Facts reveal that the stupa was built in 3rd century BC in Guntur district of Andhra Pradesh. With no proper use, it gradually lost its significance. Again in 1796 local workers of a Zamindaar discovered the ruins. Digging deeper into the ruins they found white marbles .They even used those marbles in building their structures with which they were working on.

After then came the first British ‘Colin Mackenzie’ to discover those ruins.In 816, he prepared some docs and pictures and ultimately transported those white stones to London.However, some were given to Bengal Asiatic society.But that was not the end of story.Most famous of people related to this temple was ‘Sir Walter Elliot’.Not knowing anything about archaeology he did some major damage to those ruins. Recklessly he carried out several operations at the site, prepared some sketches and continuing the trend he also transported nearly 121 sculptures pieces to London,which were later renamed as ‘Elliot marbles‘.
These sort of teleportation of the sculptures continued. Adding to the list was ‘JG Horsefall’. Putting the nail in the coffin he found ‘Relic Casket’ (and that was the most important part of the temple). However, its present location is still unknown.

A replica of Amaravati Stupa in the museum at Amaravati Image: Wikimedia Commons
A replica of Amaravati Stupa in the museum at Amaravati
Image: Wikimedia Commons

‘On-site preservation’ was a concept which wasn’t yet followed by any of the Britishers. Not even by some experienced archaeologists such as ‘James Burgess. He proposed to take 175 pieces .Then came ‘Captain Cole‘ (Curator of ancient monument in India).The first one to make a case on ‘on site preservation’.He proposed the erection of small buildings where they would be safely displayed. He even made one strong point that Indian belongings should not be taken to England.Instead, if required duplicate copies should be displayed in the museum.
However nothing good came out of it and a debate arose between Burgess and Cole which was ultimately in the favor of Burgess. Cole tried his best to make his point valid but his proposal was ignored. Eventually, the whole sculpture was sort of displaced to England or to Madras.

Cole was the person who sowed the idea of on-site preservation into the people’s mind. His belief was a monument should be given respect by not dislocating it. Today England owns it proudly irrespective of the fact that it is ours .It is high time that our government pressurizes British Government to give us back these belongings. So that the Stupa regains its dignity and original place where it once was.

Twitter handle – @pritam_gogreen

(Pritam, a 3rd year engineering student in B.P. Poddar institute of management and technology, Kolkata. A simple person who tries to innovate and improvise himself.)

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Curry masala restaurants at risk of closing down in London



London: Who does not know curry in the UK? Solely identified with Indian food menu, curry has become a palatable source of ethnic food for Britishers. But it seems that things are changing now as the Indian food industry faces a threat of losing business in England.
NewsGram brings you an exclusive report by Reuters from London.

The great British tradition of going for a curry on a Friday night appears to be dropping by the wayside, with an estimated 12,000 curry houses disappearing. As Joel Flynn reports, culture, not just cuisine, might be to blame.It’s lunchtime in the Bengal Clipper kitchen, and chicken tikka masala a British favourite is being prepared. This isn’t the busiest time of day, but that’s not slowing down head chef Mohammed Asrar, from the Bihar region of India.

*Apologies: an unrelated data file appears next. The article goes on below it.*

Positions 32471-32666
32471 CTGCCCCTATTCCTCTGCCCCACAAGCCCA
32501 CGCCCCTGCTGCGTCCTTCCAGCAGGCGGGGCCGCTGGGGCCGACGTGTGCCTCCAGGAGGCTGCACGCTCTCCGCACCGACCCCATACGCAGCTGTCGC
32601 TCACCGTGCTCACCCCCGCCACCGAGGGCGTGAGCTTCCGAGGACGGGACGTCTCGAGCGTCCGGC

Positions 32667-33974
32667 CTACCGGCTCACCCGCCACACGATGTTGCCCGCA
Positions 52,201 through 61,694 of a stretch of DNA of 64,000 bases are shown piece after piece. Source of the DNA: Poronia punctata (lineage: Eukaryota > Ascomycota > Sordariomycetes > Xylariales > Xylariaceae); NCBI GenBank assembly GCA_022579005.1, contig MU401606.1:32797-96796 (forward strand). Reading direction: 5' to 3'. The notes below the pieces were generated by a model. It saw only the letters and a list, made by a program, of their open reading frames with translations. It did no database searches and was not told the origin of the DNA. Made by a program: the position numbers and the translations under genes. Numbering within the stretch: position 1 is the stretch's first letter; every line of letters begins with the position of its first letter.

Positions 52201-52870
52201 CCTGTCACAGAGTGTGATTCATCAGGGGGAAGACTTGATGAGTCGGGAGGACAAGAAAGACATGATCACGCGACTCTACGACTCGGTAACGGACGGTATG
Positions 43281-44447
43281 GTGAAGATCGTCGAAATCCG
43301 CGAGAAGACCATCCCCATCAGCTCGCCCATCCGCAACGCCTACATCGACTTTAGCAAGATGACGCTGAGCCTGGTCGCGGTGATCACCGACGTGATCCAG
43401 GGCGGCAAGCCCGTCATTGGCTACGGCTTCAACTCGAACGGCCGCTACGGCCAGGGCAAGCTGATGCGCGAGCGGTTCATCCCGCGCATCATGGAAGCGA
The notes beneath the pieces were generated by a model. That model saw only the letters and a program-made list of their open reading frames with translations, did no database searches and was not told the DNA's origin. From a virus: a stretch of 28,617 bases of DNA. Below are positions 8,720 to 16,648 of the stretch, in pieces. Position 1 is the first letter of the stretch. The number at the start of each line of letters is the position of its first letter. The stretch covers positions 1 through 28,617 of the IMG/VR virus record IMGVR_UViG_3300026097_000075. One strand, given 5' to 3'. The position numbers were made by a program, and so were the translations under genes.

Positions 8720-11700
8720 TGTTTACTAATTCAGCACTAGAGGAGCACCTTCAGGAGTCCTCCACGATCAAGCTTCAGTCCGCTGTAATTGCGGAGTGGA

It’s lunchtime in the Bengal Clipper kitchen, and chicken tikka masala a British favourite is being prepared. This isn’t the busiest time of day, but that’s not slowing down head chef Mohammed Asrar, from the Bihar region of India.

He has worked for years to be able to blend spices, but when it comes to customers, the Clipper and its curry competition are facing slimmer pickings than ever.

Business is down and changing tastes are to blame, according to Bengal Clipper owner, Mukit Choudhury. He said, “The old generation, they’ve gone back behind and the new generation took over the place, and since then I find the Indian restaurant is slowly, slowly coming down.”

Costs too are a big problem. While the price of a curry might barely have changed in the last few years or even decades, the weakness of the pound and the rising price of spices is hitting the bottom line. Rents in the capital, in particular, have also risen, but it’s staffing that’s the biggest worry.

SOUNDBITE: Reuters Reporter, Joel Flynn, said “Much is at stake and not just for the industry itself. Curry houses employ 100,000 people in Britain, many of them famously here on Brick Lane in London, and as far as sales are concerned, according to a government committee on curry, it’s worth more than 4.2 billion pounds a year.”

If current trends continue, the Bangladeshi Caterers’ Association expect up to a third of curry houses to go bust. But while many might publicly lament the dying off of a great British institution, restaurant footfall suggests curry might not be on the menu much longer. (image: Manjula’s kitchen)

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Communal tension in Gwalior, curfew imposed


Gwalior: Curfew has been imposed in Gwalior city on Saturday post the indulgence of a Muharram procession in violence. Police had to resort to baton charge and tear gas to restore order.

According to police, the passing of a Muharram procession in front of a Hindu religious site in Sevanagar area was opposed on Friday night, leading to a clash between members of both communities. Police intervened and brought the situation under control.

However, another spat took place on Saturday afternoon and led to heavy brick-batting between the two communities, leading to police using force to disperse the mobs.

Superintendent of Police Harinarayan Chari Mishra told IANS that curfew was imposed in the area as a precautionary measure but the situation is now under control.